Elder-in-Residence Position Empowers Education Students

photo of eleni fortis
Eleni Fortis, B.Ed'18, is a student in the Aboriginal Teacher Education Program.
Deb is empowering, encouraging, and supportive.

As a non-indigenous student in the Aboriginal Teacher Education Program, Eleni Fortis, B.Ed’18, had a lot to learn about Indigenous Studies. That’s why access to an Elder-in-Residence — a person who holds traditional knowledge — has been a crucial component in creating a safe learning environment for students. 

Deb St. Amant (Bezhig Waabshke Ma’iingan Gewetigaabo) of the Ojibwe and Métis Nations currently holds the position, which has been entirely funded by donors. For seven hours a week, Deb works in the program to support students academically, personally, and spiritually. The Faculty of Education hopes to increase her office hours to better support students, especially since Ontario implemented an Indigenous Education Strategy across the province.

Although she completed an undergraduate degree in Indigenous Studies from Trent University, Eleni says having the support of an Elder in Residence has strengthened her knowledge of Indigenous cultures. Deb has taught her traditional songs and activities and even helped her plan lessons. “I’ve gone to her for guidance with my lessons many times,” Eleni says. “She’s just so involved. She always makes herself available.”

To learn more about the culture, Deb encouraged Eleni to become involved in Indigenous programming outside of class and recommended she volunteer with The Kingston Indigenous Languages Nest, a community organization comprised of Indigenous language speakers who teach Indigenous languages through activities, projects, and games. Eleni says she was immediately interested in the opportunity based on her own upbringing and personal relationship with Greek culture. She learned Greek from her grandmother and understands the importance of language revitalization and learning through relationships.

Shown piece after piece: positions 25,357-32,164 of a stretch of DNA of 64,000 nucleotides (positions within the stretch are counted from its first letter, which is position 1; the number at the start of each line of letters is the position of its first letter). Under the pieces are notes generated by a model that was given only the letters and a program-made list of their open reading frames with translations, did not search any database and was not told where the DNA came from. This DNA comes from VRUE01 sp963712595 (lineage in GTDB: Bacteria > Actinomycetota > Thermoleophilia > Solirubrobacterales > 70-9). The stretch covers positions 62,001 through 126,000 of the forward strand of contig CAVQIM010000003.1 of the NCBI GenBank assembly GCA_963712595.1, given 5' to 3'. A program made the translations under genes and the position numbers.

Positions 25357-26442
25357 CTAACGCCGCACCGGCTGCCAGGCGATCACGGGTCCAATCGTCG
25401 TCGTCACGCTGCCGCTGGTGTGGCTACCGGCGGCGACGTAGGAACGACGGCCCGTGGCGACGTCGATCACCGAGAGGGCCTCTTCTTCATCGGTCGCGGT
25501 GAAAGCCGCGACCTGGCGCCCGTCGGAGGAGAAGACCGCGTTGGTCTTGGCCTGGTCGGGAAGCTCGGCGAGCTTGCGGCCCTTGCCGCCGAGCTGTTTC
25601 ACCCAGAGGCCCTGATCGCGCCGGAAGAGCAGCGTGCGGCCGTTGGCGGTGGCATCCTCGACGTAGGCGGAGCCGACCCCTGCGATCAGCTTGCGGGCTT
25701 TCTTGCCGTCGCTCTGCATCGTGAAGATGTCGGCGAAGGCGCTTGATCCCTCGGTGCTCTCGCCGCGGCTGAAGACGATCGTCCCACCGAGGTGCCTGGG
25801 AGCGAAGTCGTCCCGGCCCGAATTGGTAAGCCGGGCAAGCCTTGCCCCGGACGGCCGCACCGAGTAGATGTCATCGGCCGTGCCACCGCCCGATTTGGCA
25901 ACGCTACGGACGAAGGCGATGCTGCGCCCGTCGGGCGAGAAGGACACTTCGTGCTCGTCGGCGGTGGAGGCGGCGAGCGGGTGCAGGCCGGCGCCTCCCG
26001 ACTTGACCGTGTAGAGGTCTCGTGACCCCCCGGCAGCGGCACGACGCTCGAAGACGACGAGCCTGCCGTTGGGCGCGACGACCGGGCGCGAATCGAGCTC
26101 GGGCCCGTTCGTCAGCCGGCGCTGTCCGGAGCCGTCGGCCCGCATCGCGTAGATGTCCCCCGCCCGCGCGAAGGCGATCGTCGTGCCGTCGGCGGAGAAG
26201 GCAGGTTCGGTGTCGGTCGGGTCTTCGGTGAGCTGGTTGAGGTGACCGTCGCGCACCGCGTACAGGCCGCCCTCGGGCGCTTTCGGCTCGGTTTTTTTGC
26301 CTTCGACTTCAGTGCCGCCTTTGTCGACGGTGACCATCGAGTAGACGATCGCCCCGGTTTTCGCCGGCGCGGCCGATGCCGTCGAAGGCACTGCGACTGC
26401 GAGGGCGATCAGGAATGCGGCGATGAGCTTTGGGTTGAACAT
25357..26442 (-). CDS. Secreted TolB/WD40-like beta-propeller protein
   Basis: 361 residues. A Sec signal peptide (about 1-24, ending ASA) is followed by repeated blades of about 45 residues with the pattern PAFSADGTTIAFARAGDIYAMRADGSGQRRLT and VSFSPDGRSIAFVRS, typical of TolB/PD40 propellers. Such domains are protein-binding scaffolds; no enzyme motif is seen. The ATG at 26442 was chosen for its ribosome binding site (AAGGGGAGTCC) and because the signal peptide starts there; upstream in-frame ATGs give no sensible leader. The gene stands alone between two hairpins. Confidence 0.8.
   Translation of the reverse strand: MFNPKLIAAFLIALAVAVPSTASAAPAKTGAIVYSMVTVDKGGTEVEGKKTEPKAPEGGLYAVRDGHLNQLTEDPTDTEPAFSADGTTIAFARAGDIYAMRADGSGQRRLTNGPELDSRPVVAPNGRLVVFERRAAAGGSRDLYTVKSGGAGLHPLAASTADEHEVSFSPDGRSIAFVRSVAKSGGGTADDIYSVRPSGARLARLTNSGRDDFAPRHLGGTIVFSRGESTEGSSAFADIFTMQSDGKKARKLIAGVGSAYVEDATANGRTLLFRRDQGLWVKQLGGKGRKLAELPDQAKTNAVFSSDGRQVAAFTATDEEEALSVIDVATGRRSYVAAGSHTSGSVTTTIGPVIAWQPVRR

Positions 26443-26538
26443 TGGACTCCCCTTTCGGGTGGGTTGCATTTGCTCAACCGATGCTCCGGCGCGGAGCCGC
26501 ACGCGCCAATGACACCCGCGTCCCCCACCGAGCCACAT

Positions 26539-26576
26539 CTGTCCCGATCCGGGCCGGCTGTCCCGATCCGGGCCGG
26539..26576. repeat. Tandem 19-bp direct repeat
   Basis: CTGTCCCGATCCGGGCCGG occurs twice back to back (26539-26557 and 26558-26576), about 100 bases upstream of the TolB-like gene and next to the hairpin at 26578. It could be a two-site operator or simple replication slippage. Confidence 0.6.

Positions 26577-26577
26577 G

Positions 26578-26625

“I am very close with my culture, so learning about someone else’s really captured my attention,” she says. “There’s a difference with language when it’s learned first or second hand.”

Eleni says interacting with Deb as the Elder in Residence has provided her with invaluable learning experiences that have given her the courage to take her knowledge into the classroom. 

“There’s less fear for me,” she says. “It gives me more confidence as it’s not just me trying to say the words on my own, she’s saying the words with me, and it’s more authentic.”

The genuine interactions she has experienced both in class and in the community have been more meaningful to her than learning from a textbook, she says. 

“What has stayed with me has been the in-person experiences,” she says. “Deb is empowering, encouraging, and supportive. She’s passionate about what she’s teaching us and it’s real. I’m part of a community.” 

To learn more about the Aboriginal Initiatives Fund visit the Give to Queen’s page


Watch the video below to see Deb, the Elder-in-Residence meet Leda, a donor to Aboriginal teaching and learning programs.